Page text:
A health watchdog says changes have been made to how people with thyroid problems are assessed, following slack care in the case of a woman who was eventually found to have cancer.

She required extensive surgery and radiotherapy, according to a decision published today by Health and Disability Commissioner Anthony Hill.

The woman had gone to a GP in 2011 about a 2cm lump in her neck. Blood tests were normal and she had an ultrasound scan at Pacific Radiology.

The sonographer - scan operator "Mr B" - did not scan the lymph nodes near the thyroid.


Radiologist "Dr C" thought at the time that the scan suggested goitre, an enlargement of the thyroid gland, but "he now feels that the right lower lobe nodule shows findings that are suspicious, and he should have recommended a biopsy at the time", Hill's report says.

The woman had a number of primary care consultations over the following two years and sought referral to a specialist, which led to scans and biopsies (tissue samples).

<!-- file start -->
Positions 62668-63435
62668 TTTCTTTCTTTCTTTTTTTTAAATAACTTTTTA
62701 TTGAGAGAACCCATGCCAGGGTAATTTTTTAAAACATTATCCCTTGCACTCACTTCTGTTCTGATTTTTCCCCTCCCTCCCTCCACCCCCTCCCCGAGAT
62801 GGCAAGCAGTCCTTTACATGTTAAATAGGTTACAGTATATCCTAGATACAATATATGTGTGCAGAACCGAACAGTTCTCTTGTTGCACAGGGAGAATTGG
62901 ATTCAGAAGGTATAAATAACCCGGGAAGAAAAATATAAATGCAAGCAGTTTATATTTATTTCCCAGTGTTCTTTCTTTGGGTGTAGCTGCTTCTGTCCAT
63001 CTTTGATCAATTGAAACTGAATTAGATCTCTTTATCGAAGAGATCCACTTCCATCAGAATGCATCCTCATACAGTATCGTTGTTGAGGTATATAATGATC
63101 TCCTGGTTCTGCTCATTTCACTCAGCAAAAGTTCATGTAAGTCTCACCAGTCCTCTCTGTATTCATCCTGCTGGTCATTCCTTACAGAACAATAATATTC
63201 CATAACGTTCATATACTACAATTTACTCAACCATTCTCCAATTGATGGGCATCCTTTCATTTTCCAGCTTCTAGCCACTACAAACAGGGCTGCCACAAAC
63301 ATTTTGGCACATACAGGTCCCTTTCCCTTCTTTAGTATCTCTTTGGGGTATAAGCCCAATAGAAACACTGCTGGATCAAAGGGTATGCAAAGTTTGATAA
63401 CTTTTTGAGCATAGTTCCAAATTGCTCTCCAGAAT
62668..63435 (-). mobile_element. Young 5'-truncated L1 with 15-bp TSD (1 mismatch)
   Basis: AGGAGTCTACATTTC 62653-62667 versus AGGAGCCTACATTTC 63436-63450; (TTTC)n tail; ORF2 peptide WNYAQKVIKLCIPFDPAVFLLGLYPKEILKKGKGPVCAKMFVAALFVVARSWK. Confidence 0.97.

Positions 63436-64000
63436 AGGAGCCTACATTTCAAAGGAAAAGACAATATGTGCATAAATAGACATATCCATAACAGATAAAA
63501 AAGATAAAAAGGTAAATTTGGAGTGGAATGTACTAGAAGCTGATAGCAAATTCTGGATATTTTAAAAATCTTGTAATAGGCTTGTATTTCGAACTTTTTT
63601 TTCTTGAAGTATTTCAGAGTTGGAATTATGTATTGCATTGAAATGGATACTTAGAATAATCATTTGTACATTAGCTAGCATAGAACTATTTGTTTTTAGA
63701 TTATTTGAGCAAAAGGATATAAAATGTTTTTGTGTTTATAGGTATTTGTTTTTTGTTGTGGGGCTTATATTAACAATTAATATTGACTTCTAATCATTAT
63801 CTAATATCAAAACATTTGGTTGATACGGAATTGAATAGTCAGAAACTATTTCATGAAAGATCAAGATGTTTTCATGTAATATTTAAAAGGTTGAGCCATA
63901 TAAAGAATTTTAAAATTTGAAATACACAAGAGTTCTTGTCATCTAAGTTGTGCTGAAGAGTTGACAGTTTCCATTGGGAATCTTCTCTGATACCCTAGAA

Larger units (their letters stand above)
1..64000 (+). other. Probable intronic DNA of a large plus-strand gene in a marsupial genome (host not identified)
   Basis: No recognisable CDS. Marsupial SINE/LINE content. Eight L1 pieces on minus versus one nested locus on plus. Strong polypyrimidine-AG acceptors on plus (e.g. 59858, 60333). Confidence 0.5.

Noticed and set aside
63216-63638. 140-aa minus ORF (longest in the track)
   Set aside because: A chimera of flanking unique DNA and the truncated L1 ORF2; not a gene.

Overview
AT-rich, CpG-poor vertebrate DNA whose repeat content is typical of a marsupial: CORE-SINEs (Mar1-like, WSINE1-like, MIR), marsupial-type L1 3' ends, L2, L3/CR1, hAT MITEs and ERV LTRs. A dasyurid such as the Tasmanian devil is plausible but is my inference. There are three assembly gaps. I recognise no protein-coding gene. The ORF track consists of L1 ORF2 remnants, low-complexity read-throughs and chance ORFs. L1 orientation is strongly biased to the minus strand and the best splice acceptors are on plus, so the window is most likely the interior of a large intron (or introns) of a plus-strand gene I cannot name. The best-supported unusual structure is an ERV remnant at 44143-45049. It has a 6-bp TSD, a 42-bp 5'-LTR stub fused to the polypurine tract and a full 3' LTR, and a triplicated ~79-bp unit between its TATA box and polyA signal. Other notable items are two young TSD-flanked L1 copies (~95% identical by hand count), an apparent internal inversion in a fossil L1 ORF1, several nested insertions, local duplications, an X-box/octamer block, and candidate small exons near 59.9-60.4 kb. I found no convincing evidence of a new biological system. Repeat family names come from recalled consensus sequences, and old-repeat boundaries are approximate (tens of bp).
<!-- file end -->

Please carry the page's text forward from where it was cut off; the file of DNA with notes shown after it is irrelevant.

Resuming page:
The biopsies confirmed papillary thyroid carcinoma in the nodule of the right lobe of the thyroid and also in an adjacent mass.

Pacific and the two Pacific health workers breached of the code of patients' rights, Hill ruled.

The company's protocol did not explicitly refer to the need to assess and/or scan lymph nodes adjacent to the thyroid, Hill said, but it was accepted professional practice to do the wider scan. Mr B's work was "sub-optimal" because he did not follow that accepted professional practice.

"Pacific Radiology Limited was aware of Mr B's practice to adequately fulfil the minimum requirements of an examination, but did not take action to ensure that he extended his examinations, in order to be consistent with accepted practice."

Hill said Pacific had changed its protocols to include the requirement that sonographers assess and/or scan adjacent lymph nodes when scanning the thyroid.

He wants the sonographers' registration authority to ensure a "consistent approach to ultrasound scanning of the thyroid, including the adjacent lymph nodes".

He criticised Dr C's failure to query the lack of imaging of the woman's local lymph nodes - and his failure to interpret the 2011 scan as showing suspicious findings.